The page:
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Give me a challenge; Java to JavaScript!

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Give me some Java code, and I'll hand write a JavaScript equivalent, and when you get it, tell me how accurate I was, I think this will be a fun challenge!


It must be possible with vanilla JavaScript


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How would you translate Java's Builder Pattern in JavaScript?

public static void main(String[] args) {
   Computer comp = new Computer
         .ComputerBuilder("500 GB", "2 GB")

Why do you think people invented something like this who looks a bit cluncky at first?


The limitation was that it had to be fully translatable, but entirely full support isn't possible, but if JS did have full support, it would look like this:

const statictype = function(type,value) {
    if((typeof type !== " undefined" && type !== undefined) && value !== undefined) {
        if( === { return value }
    throw TypeError("Static types did not match")

const Program = function() {
    return new Program()
Program.main = Object.freeze(
    function main(...args) {
        let comp = statictype(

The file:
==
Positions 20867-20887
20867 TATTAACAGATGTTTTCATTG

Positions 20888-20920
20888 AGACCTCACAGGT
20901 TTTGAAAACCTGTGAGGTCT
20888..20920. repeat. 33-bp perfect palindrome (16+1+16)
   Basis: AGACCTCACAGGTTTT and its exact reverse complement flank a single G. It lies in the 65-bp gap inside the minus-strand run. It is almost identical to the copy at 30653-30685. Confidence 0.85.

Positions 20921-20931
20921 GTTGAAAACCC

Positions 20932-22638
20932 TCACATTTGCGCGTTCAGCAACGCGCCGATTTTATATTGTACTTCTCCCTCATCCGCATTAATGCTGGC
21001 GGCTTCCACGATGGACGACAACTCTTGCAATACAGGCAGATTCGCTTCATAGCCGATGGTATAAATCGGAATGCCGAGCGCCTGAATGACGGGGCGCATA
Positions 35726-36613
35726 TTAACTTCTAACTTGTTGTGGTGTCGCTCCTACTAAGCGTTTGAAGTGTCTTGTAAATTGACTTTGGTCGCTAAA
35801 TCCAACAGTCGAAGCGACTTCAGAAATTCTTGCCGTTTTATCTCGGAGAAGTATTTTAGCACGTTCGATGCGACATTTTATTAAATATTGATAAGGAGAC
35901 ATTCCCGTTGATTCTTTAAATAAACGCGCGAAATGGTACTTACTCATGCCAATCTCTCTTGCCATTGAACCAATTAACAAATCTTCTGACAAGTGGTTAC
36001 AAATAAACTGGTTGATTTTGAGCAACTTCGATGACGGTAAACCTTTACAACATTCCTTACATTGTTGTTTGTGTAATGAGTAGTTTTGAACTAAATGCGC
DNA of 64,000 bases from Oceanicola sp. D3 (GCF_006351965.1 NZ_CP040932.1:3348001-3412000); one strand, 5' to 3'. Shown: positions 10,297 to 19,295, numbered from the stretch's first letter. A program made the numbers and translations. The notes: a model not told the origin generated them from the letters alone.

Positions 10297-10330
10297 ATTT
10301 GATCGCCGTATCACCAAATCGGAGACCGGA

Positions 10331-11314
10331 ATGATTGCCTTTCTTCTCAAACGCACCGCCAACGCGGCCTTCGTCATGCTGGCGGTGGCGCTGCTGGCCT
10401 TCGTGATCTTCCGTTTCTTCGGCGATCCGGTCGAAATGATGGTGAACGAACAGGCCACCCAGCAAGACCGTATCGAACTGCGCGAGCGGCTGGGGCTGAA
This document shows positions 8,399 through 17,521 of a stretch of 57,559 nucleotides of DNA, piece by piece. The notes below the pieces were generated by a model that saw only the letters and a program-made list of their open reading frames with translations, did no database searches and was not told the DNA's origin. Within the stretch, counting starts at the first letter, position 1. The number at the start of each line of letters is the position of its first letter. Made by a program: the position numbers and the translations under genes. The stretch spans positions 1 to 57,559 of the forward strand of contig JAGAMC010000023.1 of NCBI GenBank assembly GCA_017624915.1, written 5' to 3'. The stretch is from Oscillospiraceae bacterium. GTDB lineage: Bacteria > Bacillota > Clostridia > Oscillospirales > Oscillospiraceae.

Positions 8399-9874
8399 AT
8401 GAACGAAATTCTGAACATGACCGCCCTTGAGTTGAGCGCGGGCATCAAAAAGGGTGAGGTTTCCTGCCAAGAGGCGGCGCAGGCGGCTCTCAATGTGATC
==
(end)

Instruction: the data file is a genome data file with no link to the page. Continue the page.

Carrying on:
Computer.ComputerBuilder("500 GB", " 2 GB").setBluetoothEnabled(true).setGraphicsCardEnabled(true)
        return undefined


I have to admit that I don't know enough of JavaScript to understand what you wrote :) But in fact that was not really the point of the pattern. The simplest equivalent of my snippet in JavaScript is this:

const computer = {
  "storage": "500 GB",
  "ram": "2GB",
  "bluetoothEnabled": true
  "graphicsCardEnabled": true

That's quite simple, yes, but it's not an equivalent. There are problems with using a plain Javascript object that the Java snippet does not have.

What do you think they are?

One is that JavaScript is simply not class based, this fucks alot of things up for many reasons, sadly.......

I think you can have something equivalent in the JS ecosystem. It's not about classes but about

1) type safety - that you can have with TypeScript
2) methods with too much parameters are not great so a fluent interface allows you to give a name to those parameters and default values to them
3) having immutable data, once you have .build() your object you cannot change it which makes it easier to handle - I've heard immutableJs is a thing in the JS ecosystem

You can read about it here

In Kotlin, which is what I'm using and is kind of the evolution of Java, the builder pattern is there by default when you create a data class

The closes to Java's would be Object.freeze(variable), though, if you want to still edit the properties, instead, use it's sister, Object.seal()


Classic DEV Post from Feb 9

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How about you? Any other stories to make me feel better?

PDS OWNER CALIN (Calin Baenen) profile image
I am a 13 (as of Oct 30 of 2019) yr/o developer (I have been developing mini-projects for 4, years now, since I was 9), who makes projects in languages like: Java, HTML, Python 3, JS, CSS, and C#.